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In order to calculate the enthalpy change of Calcium Carbonate to Calcium Oxide, which is exceedingly hard to control and measure the energy change we must use Hess' law

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Results CaCO Test 1 Test 2 Average Mass of CaCO Used :- 2.48g 2.49g 2.485g Temperature of HCl Initially :- 20�C 20�C 20�C Temperature of HCl after mixing with CaCO: - 22�C 22�C 22�C Total Temperature Change :- 2�C 2�C 2�C CaO Test 1 Test 2 Average Mass of CaO Used :- 1.40g 1.40g 1.40g Temperature of HCl Initially :- 19�C 20�C 19.5�C Temperature of HCl after mixing with CaO: - 38�C 36�C 37�C Total Temperature Change :- 18�C 16�C 17�C In order to calculate the enthalpy change of Calcium Carbonate to Calcium Oxide, which is exceedingly hard to control and measure the energy change we must use Hess' law which states:- "The total enthalpy change for a chemical reaction is independent of the route by which the reaction takes lace, provided initial and final conditions are the same" So therefore on adding Hydrochloric acid, which reacts readily with both, Calcium Carbonate and Calcium Oxide they both form Calcium Chloride crating a enthalpy energy triangle. ?H3 CaCO (s) CaO(s) + CO (g) ?H1 ?H2 CaCl (aq) Therefore:- ?H1 - ?H2 = ?H3 But we cannot enter our results directly into Hess' equation, we must convert them into Enthalpy energies. ...read more.


= 126136.6937 Jmol = 126 kJmol to 3sf With my result and the result produced by the data book I can calculate my percentage error. The information produced in the data book is under Standard Conditions. These conditons are:- * A pressure of 100 kilopascals * A temperature of 298K * The reactants must be in their natural physical state * All solutions must have a concetration of 1 mol dm With these accurate results from the data book I can calculate my percentage error:- Data book Information on "The Standard Enthalpy Change of Formation" ?H1 - Calcium Carbonate = -1207 kJmol ?H2 - Calcium Oxide = -635 kJmol ?H2 - Cabon Dioxide = -394 kJmol So on putting our Standard Enthalpy results into Hess's equation we get a Standard Enthalpy Change for Calcium Carbonate to Calcium Oxide:- ?H1 - ?H2 = ?H3 ==> -1207 - ((-635) + (-394)) = 178 kJmol Percentage error x 100 Standard Result - Our result Standard Result x 100 ==>178 - 126 178 =29.21% = 29% to 2 sf Evaluation Our experiment, when put into practice was not very reliable this was due to the factor of reactants surface area. ...read more.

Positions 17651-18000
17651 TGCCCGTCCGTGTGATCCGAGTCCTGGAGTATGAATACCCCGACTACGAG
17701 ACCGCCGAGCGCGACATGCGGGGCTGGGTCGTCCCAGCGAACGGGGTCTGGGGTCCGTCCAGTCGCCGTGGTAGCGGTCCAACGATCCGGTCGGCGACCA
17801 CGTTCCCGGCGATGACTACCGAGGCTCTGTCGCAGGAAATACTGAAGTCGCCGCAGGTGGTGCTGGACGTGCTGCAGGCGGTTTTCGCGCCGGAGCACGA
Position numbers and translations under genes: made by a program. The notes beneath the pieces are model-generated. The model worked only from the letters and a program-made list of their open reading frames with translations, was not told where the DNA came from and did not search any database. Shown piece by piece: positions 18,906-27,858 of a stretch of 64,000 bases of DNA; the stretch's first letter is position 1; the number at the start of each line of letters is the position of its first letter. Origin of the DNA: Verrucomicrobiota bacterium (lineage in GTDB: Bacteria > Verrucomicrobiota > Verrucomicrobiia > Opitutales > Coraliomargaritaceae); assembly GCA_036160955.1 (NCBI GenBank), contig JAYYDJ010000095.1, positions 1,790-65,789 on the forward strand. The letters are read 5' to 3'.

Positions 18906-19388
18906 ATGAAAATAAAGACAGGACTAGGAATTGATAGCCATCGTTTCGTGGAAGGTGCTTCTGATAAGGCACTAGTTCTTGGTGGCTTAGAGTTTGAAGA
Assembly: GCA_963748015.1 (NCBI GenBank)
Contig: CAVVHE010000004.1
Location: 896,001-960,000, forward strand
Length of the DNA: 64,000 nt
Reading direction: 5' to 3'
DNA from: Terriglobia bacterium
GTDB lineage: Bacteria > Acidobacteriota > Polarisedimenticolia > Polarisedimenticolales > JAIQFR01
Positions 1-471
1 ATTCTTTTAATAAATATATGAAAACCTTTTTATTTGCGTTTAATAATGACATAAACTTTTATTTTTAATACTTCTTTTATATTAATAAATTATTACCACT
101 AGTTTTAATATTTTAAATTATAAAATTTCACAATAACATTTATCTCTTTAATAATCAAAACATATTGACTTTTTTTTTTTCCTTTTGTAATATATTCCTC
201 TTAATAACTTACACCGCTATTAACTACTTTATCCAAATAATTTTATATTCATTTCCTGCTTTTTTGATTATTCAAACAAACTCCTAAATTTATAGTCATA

There was also a problem with the chemicals used, the calcium oxide, calcium carbonate and hydrochloric acid may have been contaminated with other chemicals. It might not all have reacted the way it should have. I could nullify this by using a brand new sample of chemicals and have no interactions with other experiments or uses. This would guarantee reliable results. My method also had faults: The method did not specify a accurate measurement for Calcium carbonate and Calcium oxide, this would portray inaccurate and unreliable results, as an increase in the amount of reactants could increase the enthalpy value and could decrease the enthalpy value for a lower amount of reactants. Conclusion From my results I can tell that both reactions were exothermic, but that the reaction with calcium oxide was much more exothermic than the reaction with calcium carbonate. They were different because the bonds that were made in the calcium oxide reaction required less energy to be made than in the calcium carbonate reaction. My Hess' Law cycle can be labelled correctly:- ?H3 CaCO (s) -178 kJmol CaO(s) + CO (g) ?H1 ?H2 - 1207 kJmol -1029 kJmol CaCl (aq) If I were to do the experiment again I would enforce my changes mentioned to achieve a closer result to the Standard enthalpy value. Also I would further investigate enthalpy changes of alcohol's. ...read more.

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